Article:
Trade and investment talks between India and the European Union (EU) could be in limbo for years, if not concluded in 2013, as the 27-nation grouping is likely to shift its focus to a trade deal with the US.
Negotiators have missed several deadlines to conclude the deal that aims to boost trade and investment flows by removing tariff and non-tariff barriers. India and the EU started negotiations for a broad-based trade and investment agreement in 2007. The progress on the talks is stalled by disagreements on issues like import duties on automobiles, pharma and alcoholic products, and trade in services and intellectual property rights.
While the EU has been pushing for greater market access for its products like automobiles, wines and spirits, India seeks greater access for its professionals, the grant of "data secure" nation status by the EU.
Liberalisation of India's financial sector, especially increasing the FDI limit in insurance, is also crucially important to conclude the deal.
According to German Ambassador to India Michael Steiner, India's Prime Minister Manmohan Singh and German Chancellor Angela Merkel are likely to discuss the issue when they meet in Berlin April 11.
"EU-India trade and investment agreement will be on the agenda," Steiner said. Being the largest economy of the group, Germany has an important say in the deal.
The Indian prime minister, accompanied by five cabinet colleagues, is scheduled to visit Berlin April 10-12. India's Commerce Minister Anand Sharma is scheduled to meet EU trade commissioner Karl De Gucht in Brussels April 15. This meeting is expected to be the decisive one.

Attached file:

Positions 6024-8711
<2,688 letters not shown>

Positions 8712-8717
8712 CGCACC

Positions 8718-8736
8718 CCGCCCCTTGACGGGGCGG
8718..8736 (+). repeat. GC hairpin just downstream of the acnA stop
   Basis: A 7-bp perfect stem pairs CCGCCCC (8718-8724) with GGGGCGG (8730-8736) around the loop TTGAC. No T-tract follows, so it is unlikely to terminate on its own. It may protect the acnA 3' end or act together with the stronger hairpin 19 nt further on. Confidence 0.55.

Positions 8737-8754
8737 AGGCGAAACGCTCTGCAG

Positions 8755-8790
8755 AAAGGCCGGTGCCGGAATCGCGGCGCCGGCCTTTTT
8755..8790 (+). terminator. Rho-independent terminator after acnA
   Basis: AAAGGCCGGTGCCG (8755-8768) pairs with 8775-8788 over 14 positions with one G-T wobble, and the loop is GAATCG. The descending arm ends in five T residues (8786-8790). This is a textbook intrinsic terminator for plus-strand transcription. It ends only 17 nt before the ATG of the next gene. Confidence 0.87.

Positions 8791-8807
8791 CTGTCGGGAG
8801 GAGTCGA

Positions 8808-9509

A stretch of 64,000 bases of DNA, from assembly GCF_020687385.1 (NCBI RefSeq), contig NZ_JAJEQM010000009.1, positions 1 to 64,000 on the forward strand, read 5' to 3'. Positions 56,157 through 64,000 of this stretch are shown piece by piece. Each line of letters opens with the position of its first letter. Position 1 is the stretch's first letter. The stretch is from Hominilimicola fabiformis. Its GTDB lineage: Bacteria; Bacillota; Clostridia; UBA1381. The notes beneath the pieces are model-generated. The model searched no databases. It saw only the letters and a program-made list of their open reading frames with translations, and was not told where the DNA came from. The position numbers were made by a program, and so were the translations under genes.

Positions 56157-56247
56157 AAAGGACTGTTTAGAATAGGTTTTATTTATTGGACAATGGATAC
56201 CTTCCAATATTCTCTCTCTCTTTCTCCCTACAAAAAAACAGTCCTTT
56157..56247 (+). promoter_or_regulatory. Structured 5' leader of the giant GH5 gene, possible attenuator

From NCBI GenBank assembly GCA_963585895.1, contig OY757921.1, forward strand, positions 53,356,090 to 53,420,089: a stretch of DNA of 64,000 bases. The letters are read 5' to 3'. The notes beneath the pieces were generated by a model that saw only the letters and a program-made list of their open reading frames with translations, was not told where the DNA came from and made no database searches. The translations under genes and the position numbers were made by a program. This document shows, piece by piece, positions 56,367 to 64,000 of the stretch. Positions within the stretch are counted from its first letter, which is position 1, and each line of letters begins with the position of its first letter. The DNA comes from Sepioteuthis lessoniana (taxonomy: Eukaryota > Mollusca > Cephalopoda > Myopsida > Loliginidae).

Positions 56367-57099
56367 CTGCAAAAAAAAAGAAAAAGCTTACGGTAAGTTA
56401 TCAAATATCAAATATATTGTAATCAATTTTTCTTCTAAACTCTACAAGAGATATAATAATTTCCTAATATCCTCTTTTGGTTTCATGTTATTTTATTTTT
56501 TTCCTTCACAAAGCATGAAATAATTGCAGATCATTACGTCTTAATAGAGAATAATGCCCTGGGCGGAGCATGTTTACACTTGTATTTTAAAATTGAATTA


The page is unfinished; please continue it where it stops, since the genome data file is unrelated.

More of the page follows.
If the two sides fail to make any significant progress, the talks face the risk of falling into limbo for years.
The biggest reason for this is US President Barack Obama's desire to create a trans-Atlantic trade and investment partnership with Europe. The two sides are expected to formally start negotiations for the deal this summer.
EU Ambassador to India Joao Cravinho recently said India-EU trade talks would not get the same attention in 2014 and the following years as the focus will shift to a broader deal with the US. The EU and the US account for more than 40 percent of the global trade and generate almost half of the world's gross domestic product (GDP).
India will also not be in a position to show flexibility and conclude the deal because of the general elections. Manmohan Singh's government is completing its five-year term in May 2014. There might be even an early election given the political flip-flop by coalition partners and supporters of the UPA government.
"Once there is a pause, it will be difficult to conclude the deal. Historically, there is hardly any trade deal that is signed after a pause," a person in the know of the India-EU trade negotiations told IANS on condition of anonymity.
The Doha round of the World Trade organisation (WTO) is a glaring example. The talks have been lingering for more than a decade and there is no sign of success.